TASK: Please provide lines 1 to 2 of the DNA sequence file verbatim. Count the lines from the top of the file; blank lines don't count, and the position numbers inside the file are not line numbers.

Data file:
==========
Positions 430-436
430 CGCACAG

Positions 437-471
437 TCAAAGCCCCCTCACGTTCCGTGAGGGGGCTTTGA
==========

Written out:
Positions 430-436
430 CGCACAG